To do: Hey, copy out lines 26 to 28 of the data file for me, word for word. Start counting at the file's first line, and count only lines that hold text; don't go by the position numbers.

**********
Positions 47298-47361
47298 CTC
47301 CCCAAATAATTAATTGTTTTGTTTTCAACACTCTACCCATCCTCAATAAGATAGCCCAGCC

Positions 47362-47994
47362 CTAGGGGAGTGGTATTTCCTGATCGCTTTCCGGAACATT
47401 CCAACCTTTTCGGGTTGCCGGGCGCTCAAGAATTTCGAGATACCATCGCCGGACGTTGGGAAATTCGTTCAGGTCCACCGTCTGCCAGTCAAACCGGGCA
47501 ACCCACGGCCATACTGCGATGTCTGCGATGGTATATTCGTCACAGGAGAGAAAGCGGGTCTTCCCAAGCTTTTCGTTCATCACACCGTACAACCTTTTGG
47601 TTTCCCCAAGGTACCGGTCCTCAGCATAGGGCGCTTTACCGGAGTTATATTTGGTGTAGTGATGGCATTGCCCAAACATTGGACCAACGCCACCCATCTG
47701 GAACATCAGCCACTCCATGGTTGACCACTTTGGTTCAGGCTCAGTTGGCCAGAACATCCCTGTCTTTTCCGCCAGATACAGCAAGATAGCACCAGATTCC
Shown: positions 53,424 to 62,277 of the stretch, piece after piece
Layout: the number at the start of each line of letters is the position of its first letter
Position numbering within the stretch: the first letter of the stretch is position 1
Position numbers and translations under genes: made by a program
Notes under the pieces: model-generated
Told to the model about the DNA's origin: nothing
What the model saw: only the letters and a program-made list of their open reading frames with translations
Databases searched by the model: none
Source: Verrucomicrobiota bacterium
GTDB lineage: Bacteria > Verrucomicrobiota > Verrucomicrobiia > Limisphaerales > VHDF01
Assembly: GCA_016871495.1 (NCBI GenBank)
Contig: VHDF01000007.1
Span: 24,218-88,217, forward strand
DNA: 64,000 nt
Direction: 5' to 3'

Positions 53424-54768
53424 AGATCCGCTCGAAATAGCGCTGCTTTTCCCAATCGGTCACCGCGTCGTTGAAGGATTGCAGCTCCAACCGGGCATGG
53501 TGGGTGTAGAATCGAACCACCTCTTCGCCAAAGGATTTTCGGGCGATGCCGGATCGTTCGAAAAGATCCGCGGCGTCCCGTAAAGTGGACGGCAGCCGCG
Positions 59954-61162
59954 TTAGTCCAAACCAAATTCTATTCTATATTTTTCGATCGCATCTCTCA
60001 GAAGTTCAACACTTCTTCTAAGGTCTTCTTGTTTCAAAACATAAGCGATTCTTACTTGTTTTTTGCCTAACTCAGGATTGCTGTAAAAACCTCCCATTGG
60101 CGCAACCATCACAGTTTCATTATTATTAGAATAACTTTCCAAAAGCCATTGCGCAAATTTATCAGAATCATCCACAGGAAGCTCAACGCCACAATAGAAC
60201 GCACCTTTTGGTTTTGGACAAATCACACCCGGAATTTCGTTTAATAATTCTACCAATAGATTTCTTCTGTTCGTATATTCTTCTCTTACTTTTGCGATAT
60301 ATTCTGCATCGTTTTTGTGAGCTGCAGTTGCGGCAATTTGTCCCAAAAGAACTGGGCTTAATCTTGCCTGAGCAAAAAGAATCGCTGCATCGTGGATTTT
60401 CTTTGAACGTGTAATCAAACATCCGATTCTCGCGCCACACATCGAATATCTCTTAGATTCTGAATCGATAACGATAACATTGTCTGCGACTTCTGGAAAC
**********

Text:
53424 AGATCCGCTCGAAATAGCGCTGCTTTTCCCAATCGGTCACCGCGTCGTTGAAGGATTGCAGCTCCAACCGGGCATGG
53501 TGGGTGTAGAATCGAACCACCTCTTCGCCAAAGGATTTTCGGGCGATGCCGGATCGTTCGAAAAGATCCGCGGCGTCCCGTAAAGTGGACGGCAGCCGCG
Positions 59954-61162